- Ashurst, Mark, "Breweries Chief to Head SA Crackdown on Crime," Financial Times, May 26, 1997, p. 22.
- Bobinski, Christopher, and Roderick Oram, "South African Breweries in Polish Acquisition," Financial Times, October 2, 1996, p. 24.
- Fridjhon, Michael, and Andy Murray, Conspiracy of Giants: The South African Liquor Industry, Johannesburg: D. Stein, 1986.
- Grey, Sarah, "No Small Beer from This SA Giant," Accountancy, November 1997, pp. 26-27.
- la Hausse, Paul, Brewers, Beerhalls, and Boycotts: A History of Liquor in South Africa, Johannesburg: Ravan Press, 1988.
- Lenzner, Robert, "Empowerment: South Africa's Most Visible Black Capitalist Was Formerly Its Most Militant Union Leader," Forbes, August 25, 1997, p. 47.
- "Lion of Africa, Brewer to the People," Economist, September 9, 1995, p. 72.
- Mallet, Victor, "SA Breweries Set to Unbundle Non-Core Assets," Financial Times, March 25, 1998, p. 44.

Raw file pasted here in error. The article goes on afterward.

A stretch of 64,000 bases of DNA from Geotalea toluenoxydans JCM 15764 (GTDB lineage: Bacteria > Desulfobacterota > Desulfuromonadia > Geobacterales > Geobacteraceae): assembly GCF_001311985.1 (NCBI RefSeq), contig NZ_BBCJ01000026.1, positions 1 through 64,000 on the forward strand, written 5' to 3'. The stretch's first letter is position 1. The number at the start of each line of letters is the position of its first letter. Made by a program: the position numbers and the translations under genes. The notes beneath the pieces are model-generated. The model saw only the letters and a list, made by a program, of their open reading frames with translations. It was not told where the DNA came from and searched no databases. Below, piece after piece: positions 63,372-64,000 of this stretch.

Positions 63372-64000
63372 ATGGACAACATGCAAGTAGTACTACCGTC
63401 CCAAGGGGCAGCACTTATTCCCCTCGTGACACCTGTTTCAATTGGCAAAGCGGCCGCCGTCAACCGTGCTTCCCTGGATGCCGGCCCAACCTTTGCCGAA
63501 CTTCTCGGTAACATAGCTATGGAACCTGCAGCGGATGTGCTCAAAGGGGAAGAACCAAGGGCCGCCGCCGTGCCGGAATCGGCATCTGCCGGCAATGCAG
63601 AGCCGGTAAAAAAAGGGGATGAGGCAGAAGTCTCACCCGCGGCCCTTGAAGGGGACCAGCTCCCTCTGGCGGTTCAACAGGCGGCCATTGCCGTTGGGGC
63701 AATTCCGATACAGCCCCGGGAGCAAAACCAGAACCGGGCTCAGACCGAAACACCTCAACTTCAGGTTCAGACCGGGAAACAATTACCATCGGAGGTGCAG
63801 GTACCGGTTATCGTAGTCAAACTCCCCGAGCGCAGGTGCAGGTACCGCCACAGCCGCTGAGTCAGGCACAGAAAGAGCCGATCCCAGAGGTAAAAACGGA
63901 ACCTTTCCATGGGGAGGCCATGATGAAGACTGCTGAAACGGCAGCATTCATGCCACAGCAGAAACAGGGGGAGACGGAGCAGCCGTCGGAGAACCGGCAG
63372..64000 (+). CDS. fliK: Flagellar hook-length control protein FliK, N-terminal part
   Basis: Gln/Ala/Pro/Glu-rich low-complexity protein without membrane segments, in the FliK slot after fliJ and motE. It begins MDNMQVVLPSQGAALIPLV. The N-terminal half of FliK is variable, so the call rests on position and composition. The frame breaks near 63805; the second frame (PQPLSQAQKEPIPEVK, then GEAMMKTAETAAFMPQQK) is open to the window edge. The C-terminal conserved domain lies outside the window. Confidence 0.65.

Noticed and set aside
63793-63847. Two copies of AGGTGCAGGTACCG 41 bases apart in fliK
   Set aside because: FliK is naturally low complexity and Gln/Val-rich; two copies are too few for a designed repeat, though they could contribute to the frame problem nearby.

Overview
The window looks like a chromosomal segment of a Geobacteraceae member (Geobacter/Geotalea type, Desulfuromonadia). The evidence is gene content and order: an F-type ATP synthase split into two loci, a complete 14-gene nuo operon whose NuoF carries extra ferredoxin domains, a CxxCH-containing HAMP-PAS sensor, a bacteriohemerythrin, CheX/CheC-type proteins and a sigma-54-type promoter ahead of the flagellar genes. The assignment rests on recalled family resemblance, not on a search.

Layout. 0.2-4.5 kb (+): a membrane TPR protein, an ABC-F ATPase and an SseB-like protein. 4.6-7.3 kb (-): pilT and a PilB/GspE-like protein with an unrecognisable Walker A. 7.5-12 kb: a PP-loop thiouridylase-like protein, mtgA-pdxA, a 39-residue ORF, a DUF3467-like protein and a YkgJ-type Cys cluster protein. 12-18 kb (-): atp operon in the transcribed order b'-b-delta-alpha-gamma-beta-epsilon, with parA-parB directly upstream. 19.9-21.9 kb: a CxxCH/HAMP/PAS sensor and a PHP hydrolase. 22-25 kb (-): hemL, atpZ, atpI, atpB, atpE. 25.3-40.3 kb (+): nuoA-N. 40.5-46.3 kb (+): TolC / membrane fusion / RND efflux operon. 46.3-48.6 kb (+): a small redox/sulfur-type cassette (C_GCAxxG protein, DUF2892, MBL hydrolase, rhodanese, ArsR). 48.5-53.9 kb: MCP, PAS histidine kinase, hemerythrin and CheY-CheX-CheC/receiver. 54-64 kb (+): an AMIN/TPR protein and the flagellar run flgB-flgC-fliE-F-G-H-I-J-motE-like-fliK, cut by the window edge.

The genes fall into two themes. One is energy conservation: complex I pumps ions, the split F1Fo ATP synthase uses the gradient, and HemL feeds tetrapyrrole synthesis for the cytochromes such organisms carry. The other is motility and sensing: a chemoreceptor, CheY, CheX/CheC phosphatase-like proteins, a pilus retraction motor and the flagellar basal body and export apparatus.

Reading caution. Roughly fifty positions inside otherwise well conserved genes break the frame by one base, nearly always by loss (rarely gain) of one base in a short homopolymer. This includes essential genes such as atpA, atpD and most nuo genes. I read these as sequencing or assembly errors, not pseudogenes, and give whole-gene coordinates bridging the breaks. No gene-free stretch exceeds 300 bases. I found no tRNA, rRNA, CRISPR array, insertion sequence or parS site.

- McNeil, Donald G., Jr., "In South African Beer, Forget Market 'Share,"' New York Times, August 27, 1997, pp. D1, D4.
- Ross, Priscella, "SA Breweries Moves into Ethiopia, Uganda," African Business, December 1997, p. 28.
The South African Breweries Limited: 100 Year Commemorative Brochure, Johannesburg: South African Breweries Limited, [1995?].
- "Trouble Brewing for the ANC," Economist, May 21, 1994, pp. 70, 73.
- "Under the Froth: South Africa's Beer Wars," Economist, February 8, 1997, p. 73.
Source: International Directory of Company Histories, Vol. 24. St. James Press, 1999.